Species Act (ESA), a description of the potential negative
  effects and the methods proposed to avoid or eliminate
  the effects. If the effects cannot be avoided or eliminated,
  the applicant must apply for and be granted a permit
  under the ESA in order to proceed with the project
Other provincial ministries and agencies may also need to
grant permissions for elements of renewable energy projects.
For example, the Ministry of Transportation must give an


20
approval where access roads to a project connect to existing
public roads under their jurisdiction.


Third-party hearing
A third-party (anyone other than the applicant or the issuing
authority/government) seeking a hearing with respect to an
REA must make a request to the Environmental Review Tribunal
within 15 days of the posting of the notice of the approval on
the Environmental Registry. The Tribunal, which has a regulated
timeline under the Environmental Protection Act, must then
hold a hearing and make a decision within six months of the
request. If the Tribunal does not meet the required timeline
requirement, the director’s decision is confirmed. The Tribunal
can adjourn the hearing should all parties agree or where it is
necessary to ensure a fair and just hearing.
NOTE: Applicants may appeal an REA and some Ministry
of Natural Resources decisions. See the Approvals and
Permitting Requirements document (www.mnr.gov.on.ca) for
more information.




                                                            21
22
conSuLtAtion REQuiREMEntS




                            23
   C
3.		 onsultation	                                                  Applicants must also hold at least two community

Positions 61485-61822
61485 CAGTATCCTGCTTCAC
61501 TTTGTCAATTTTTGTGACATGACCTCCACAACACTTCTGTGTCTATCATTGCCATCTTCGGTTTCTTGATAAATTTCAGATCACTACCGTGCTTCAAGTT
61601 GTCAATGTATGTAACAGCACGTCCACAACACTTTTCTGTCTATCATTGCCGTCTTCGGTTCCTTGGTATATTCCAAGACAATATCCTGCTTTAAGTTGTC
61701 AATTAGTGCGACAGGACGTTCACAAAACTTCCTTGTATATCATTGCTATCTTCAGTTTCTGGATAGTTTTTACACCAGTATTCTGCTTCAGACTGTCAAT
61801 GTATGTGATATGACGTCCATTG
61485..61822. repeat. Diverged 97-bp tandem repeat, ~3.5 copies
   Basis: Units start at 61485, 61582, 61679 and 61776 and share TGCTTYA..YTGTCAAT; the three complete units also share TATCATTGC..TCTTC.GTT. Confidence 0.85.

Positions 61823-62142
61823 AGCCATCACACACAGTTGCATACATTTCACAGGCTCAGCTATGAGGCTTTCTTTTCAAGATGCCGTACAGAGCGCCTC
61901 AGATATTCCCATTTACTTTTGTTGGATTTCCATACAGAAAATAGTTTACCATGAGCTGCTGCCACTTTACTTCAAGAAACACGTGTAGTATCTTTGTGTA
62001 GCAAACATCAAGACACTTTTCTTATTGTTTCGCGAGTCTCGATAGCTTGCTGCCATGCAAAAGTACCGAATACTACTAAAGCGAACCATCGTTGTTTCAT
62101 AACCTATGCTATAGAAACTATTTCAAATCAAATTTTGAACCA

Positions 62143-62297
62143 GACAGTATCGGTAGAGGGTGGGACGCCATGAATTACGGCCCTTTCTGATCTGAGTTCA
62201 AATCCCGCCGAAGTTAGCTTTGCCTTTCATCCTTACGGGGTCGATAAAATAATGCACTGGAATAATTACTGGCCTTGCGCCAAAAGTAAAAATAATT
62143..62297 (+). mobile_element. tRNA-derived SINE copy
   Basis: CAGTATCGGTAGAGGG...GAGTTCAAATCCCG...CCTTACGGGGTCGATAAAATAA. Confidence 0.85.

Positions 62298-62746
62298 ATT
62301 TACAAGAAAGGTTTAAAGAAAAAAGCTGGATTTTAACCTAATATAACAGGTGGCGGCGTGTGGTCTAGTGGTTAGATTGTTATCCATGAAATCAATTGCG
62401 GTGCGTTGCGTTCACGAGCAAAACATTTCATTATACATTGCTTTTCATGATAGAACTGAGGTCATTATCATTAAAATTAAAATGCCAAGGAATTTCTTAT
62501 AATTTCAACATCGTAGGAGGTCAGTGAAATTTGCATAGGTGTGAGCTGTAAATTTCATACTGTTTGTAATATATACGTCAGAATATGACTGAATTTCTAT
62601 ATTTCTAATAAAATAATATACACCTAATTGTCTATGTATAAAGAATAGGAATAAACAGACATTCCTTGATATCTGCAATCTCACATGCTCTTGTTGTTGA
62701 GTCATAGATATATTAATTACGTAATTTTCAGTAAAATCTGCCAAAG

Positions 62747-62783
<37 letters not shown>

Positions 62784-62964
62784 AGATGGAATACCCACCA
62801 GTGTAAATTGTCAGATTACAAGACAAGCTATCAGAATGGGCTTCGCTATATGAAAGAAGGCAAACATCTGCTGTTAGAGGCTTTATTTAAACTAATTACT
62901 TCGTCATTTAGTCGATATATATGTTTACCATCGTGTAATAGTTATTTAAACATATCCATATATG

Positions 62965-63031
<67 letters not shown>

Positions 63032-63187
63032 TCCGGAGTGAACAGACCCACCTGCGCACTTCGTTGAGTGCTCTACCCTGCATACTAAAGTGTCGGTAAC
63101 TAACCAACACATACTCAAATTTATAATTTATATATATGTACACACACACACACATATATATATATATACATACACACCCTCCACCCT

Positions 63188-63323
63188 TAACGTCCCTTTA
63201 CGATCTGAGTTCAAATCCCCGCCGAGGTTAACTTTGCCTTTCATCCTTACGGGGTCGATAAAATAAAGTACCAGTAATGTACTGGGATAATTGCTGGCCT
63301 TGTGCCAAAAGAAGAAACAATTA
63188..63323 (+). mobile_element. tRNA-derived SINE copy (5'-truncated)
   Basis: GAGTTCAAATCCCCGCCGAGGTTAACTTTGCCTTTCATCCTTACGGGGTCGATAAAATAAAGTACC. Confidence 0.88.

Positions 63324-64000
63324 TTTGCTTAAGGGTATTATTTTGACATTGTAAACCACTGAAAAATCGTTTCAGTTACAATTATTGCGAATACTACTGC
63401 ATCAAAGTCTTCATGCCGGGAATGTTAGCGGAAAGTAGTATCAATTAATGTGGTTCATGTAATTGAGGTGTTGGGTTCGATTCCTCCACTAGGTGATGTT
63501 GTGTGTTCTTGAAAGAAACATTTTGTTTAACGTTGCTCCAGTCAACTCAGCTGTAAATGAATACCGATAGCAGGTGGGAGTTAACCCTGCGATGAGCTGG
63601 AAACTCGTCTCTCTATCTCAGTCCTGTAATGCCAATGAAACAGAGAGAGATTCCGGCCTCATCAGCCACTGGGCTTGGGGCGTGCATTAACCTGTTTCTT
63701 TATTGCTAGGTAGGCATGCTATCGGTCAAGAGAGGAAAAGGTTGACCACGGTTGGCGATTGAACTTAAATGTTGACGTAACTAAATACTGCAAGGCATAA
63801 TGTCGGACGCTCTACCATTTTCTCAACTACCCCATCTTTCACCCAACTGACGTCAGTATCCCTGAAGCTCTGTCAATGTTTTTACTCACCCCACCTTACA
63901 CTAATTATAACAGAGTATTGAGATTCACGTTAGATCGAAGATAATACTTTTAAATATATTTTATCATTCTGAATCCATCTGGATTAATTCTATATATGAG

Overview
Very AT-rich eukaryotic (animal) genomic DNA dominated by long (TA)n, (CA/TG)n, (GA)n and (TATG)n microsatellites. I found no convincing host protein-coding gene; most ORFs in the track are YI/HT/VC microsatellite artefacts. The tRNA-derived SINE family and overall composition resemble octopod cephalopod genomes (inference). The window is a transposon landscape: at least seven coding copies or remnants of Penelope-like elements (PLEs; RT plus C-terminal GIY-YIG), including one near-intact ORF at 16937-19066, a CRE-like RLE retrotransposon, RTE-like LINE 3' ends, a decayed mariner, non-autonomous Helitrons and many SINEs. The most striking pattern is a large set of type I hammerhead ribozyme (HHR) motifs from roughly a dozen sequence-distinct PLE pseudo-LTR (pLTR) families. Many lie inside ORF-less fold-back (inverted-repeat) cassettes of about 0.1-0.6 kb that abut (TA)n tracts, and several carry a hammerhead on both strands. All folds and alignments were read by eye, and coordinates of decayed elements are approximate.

consultation meetings at the beginning of the process, once

   requirements                                                    the project concept is clear.
                                                                   The first community consultation meeting takes place at the
Most renewable energy projects must meet mandatory                 start of project planning.
consultation requirements before the applicant applies for
                                                                   At least 60 days before an REA application is made, the
an approval. Both the applicant and the groups consulted
                                                                   applicant must make available for public review any studies
benefit when the process is transparent. Consultation can
                                                                   related to the project that have been carried out.
help shape a project’s design, identify any issues of concern
and help build local support.                                      A final public consultation meeting is required when the
                                                                   applicant has gathered all of the information needed to make
                                                                   an REA application.
Consulting with the public
Consultation is important to the success of an applicant’s
project and minimum requirements are mandatory for all
projects requiring an REA, except small wind projects (see
page 40) and on farm bio-energy facilities (see page 58).
At an early stage of project planning, the applicant must notify
landowners within 550 metres of the project location for Class